What do you do when you are on exchange to Vancouver and have a so called reading break? You decide to go to a sunny island everybody dreams about and that is far, far away from where you usually live. And that’s what my fellow Austrian exchangies and lovely people from the Netherlands, France and Australia did.
So our journey to Oahu, Hawaii began in the evening of the Thursday before reading break. Responsible and forward-looking as I am, I posponed packing to the day of departure and spent the night before going out and – together with Wolfi – carrying a “tired” friend of a friend to his residence until 5 in the morning. Well, unplaned social gatherings are always the best.
Anyways, we did get our stuff packed, got Christine through the US border control and finally arrived at Seattle International airport. Spirits were up and some fiercely fought UNO battles began. I mean, what else would you do on a small little airport, where everything except Starbucks is closed, the seats have armrests so as to make nobody feel comfortable and your flight leaves at 6 am, with check-in starting at 4? See, that was my point.
Well, some hours later, we were finally sitting in the airplane, where I fell asleep quickly, as I always do in my famous sleeping position – sitting, mouth wide opened. However, my dreams of white sand and clear water were suddenly interrupted by a message that sounded through the speakers. Technical difficulties, unboard the airplane (unboard means “get out of here”, for more about airline language watch George Carlin), wait a so-called “hour”.
Hours later we were still stranded at the airport, messages from Delta were spare and not satisfying. But finally, as we had already missed our connection flight in Salt Lake City, they gave us a new flight. And what flight they gave us.
From Seattle to Atlanta with an overnight stay in the Renaissance Hotel and a first class flight to Honolulu on the ensuing day. I leave it to you to calculate CO2 emissions and time wasted. On Saturday at 4 pm, some 24 hours late, we finally arrived on Oahu.
After being surprised by the rather strong wind checking into our 8 bedroom hostel room, we did what everybody does at Waikiki Beach: We enjoyed the sunset. However, enjoying doesn’t really fit my experience. I wasn’t touched. I wasn’t relaxing. I wasn’t really enjoying the surroundings, I didn’t let it “in”. I was more in the 24/7, “did that” “done that” mode that so often makes us walk around more or less unattanding to great things that pass by left and right. I didn’t even take my camera with me. Coming back to the hostel, we saw a rather unsurprising picture. A little beer pong tournament going on in the parking lot. North America is really into drinking games.
No, we didn’t join the tournament, but the night was still short, thanks to Conny, who dragged us to Sandy Beach at 10 am. Swimming at Sandy Beach more or less equals drowning. However, watching bodysurfers and finally open the inner eye to the surroundings was better anyway.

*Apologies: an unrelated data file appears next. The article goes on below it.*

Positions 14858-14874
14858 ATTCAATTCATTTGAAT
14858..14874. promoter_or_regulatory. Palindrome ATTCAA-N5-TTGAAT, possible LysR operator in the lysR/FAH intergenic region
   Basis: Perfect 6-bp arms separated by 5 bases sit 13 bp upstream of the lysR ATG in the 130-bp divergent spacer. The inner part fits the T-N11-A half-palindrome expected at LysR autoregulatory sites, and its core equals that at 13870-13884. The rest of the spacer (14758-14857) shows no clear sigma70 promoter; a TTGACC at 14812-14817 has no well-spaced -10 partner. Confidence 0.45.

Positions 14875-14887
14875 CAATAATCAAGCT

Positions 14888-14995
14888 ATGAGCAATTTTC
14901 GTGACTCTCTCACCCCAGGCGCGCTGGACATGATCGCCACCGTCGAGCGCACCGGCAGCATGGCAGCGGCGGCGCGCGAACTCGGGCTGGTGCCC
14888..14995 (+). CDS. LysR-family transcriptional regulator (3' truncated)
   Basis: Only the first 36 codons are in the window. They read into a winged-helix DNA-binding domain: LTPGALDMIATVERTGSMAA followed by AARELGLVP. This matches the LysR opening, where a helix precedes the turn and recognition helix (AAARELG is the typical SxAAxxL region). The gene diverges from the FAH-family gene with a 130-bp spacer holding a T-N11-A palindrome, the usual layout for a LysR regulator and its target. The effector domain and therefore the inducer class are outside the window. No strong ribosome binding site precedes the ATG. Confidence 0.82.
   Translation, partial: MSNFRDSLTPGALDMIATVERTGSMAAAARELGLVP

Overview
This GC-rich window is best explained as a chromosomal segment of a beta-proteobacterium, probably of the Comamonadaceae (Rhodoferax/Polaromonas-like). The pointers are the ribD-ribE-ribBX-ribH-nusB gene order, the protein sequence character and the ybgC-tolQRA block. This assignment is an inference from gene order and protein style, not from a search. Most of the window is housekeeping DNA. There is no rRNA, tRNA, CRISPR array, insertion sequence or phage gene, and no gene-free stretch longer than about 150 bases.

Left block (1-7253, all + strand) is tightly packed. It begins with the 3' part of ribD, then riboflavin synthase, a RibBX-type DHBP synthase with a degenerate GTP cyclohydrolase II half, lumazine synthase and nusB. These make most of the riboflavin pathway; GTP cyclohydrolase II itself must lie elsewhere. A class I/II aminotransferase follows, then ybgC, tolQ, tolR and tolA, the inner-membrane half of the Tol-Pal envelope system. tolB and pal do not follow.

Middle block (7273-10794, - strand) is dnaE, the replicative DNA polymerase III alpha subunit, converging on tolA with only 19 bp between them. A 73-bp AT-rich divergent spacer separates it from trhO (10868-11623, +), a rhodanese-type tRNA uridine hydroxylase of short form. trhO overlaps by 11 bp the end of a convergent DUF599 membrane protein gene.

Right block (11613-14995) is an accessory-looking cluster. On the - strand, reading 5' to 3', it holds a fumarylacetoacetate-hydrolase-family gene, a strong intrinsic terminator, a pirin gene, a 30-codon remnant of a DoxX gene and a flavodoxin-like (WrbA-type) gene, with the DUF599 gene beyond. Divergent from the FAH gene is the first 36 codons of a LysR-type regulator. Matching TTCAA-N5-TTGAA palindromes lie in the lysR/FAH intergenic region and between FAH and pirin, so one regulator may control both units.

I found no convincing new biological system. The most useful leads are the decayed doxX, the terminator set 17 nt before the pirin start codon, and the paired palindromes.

Another short night later, we united with our friends from UBC, lovely people from the Netherlands, France and Australia, to take the bus to Hanauma Bay, a natural reserve maybe half an hour outside of Honolulu.
After watching a short instructional video you are allowed to snorkle with beautiful fish between coralls that had built in the former vulcano crater. I will never forget the feelings I had when I suddenly found myself swimming side by side with a sea turtle. I am not a good swimmer – actually I am a bad swimmer – and I am not necessarily a big fan of the things that are going on in your average ocean, but this was amazing. Seeing this lovely animal diving calmly made me smile. Not exactly a good idea when you are wearing a snorkle, but still.
Yet another long night and delicious food at a Thai restaurant later, we started the next day lying at Waikiki Beach, 2 minutes away from our Hostel. It was only two days before our departure to Vancouver. And I had finally arrived. Enjoying clouds, enjoying the rain, enjoying the blue sky, enjoying the sand, enjoying everything and nothing. There I am, wondering what life is about, about priorities and the luck I have to see more of the world than most of the people in my age. To enjoy the company of lovely people from all around the world, that inspire me and always make me want to know more, see more and feel more.
And as always when you whish something would never end, you see the end standing 2 feet in front of you. So we rented a little car and planned our second to last day on Oahu.
Starting from our Hostel on Waikiki Beach we drove basically all across the Island, always following the coast, with it’s amazing beaches and venues. We ended way up in Mokuleia, where the road turned into a rocky way with too many holes to actually move on.
As you can see, the trip was definitely worth it. Even though there were no big waves on the north shore, even though Pearl Harbor was already closed when we arrived and it started to rain heavily; Even though they played Rihanna about 1000 times on the radio it was an amazing last day.
And there it was, departure day. Diamond Head, the mountain top viewpoint right next to Waikiki beach was closed, so we decided to use the Hawaii backup option number one: spending the final hours on the beach, letting our minds wander and enjoying the time.
Eventually, the place where we were headed to wasn’t one to have bad feelings about.